Venus Near Two Open Star Clusters


   Tuesday evening May 1st the inner planet Venus will be between 2-3o from the open star cluster the Hyades, and about 9o from the open star cluster the Pleiades. Both of these open star clusters make up the shoulder and face of Taurus the Bull.

   Venus is close enough to the Hyades and the reddish star Aldebaran so that all will fit within the field of view of 7×50 binoculars.

   
   
   
   
   
   
   
   
   
   
   
   
   
   
   

Click here to go to the Qué tal in the Current Skies web site for monthly observing information, or here to return to bobs-spaces.

Moon in Conjunction with Jupiter

   Monday evening April 30th the just past full Moon, waning gibbous, will be rising within 3-4o from the ringed planet Jupiter. Both are located within the constellation of Libra the Scales. Both the Moon and Jupiter will easily fit within a binocular field of view.

   Very close to the Moon is 4th magnitude Gamma Librae – but given the brightness of the Moon that star may be difficult to see.

   
   
   

Click here to go to the Qué tal in the Current Skies web site for monthly observing information, or here to return to bobs-spaces.

Mercury at Western Elongation

19jan-mercury-east-elongation   On Sunday April 29th Mercury, the innermost planet, will reach its orbital position known as greatest western elongation at 27.0o. At that moment Mercury, the Sun, and the Earth, would be arranged in something close to approximating a right angle as this graphic shows. Even though it sounds confusing at western elongation for either Mercury or Venus the inner planet will be to the right of the Sun as we view them, meaning that at western elongation an inner planet rises in the east before the Sun rises. And at eastern elongation with the inner planet on the left side of the Sun the inner planet follows the Sun across the sky setting after the Sun sets.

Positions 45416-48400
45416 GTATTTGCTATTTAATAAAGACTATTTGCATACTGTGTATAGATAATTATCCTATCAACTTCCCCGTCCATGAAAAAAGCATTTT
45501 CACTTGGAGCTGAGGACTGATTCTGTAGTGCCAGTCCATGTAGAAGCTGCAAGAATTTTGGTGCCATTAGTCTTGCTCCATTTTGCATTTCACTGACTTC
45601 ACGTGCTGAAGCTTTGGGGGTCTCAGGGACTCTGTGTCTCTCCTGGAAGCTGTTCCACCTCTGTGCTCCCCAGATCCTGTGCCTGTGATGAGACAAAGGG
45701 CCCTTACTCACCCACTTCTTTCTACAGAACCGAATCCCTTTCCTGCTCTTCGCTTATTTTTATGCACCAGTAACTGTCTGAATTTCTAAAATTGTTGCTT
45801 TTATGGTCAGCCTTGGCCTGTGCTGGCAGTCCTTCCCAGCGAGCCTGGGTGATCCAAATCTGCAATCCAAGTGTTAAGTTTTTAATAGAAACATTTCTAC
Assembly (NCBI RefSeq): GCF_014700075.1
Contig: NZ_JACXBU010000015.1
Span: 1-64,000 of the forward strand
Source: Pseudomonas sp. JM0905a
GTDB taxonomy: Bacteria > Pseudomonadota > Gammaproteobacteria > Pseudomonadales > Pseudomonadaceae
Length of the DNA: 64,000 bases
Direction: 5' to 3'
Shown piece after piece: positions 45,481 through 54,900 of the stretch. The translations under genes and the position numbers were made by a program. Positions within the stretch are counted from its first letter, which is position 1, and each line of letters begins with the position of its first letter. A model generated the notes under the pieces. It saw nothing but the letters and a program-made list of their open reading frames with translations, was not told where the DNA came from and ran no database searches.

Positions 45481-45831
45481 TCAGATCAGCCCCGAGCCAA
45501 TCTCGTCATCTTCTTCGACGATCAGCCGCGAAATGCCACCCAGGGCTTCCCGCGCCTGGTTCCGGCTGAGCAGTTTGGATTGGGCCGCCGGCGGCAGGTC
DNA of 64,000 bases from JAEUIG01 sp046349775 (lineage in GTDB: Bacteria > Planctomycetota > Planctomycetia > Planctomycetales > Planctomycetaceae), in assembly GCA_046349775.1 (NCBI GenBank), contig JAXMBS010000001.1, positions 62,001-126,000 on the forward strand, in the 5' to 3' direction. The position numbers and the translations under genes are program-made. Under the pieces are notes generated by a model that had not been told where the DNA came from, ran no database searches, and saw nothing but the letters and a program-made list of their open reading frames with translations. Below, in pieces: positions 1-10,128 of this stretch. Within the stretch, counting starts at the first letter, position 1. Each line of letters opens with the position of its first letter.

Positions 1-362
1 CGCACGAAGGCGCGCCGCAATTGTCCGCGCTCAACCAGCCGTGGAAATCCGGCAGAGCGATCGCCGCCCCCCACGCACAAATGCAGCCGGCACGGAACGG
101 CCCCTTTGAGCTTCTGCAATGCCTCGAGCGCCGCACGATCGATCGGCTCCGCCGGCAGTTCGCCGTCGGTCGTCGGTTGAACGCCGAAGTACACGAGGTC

orbital-positions
   From our perspective the orbits of Mercury and Venus appear to move from one side of the Sun to the other – out to the left (east) from the Sun to eastern elongation, then reverse and move westward (inferior conjunction) between the Earth and the Sun to western elongation. From there the inner planet moves eastward going behind the Sun (superior conjunction) and eventually reappearing on the eastern side of the Sun for an eastern elongation. Repeat over and over – do not stop!


   Mercury is visible in the morning skies just before sunrise local time, as this graphic shows.

   
   
   
   
   

Click here to go to the Qué tal in the Current Skies web site for monthly observing information, or here to return to bobs-spaces.

Ceres is at Perihelion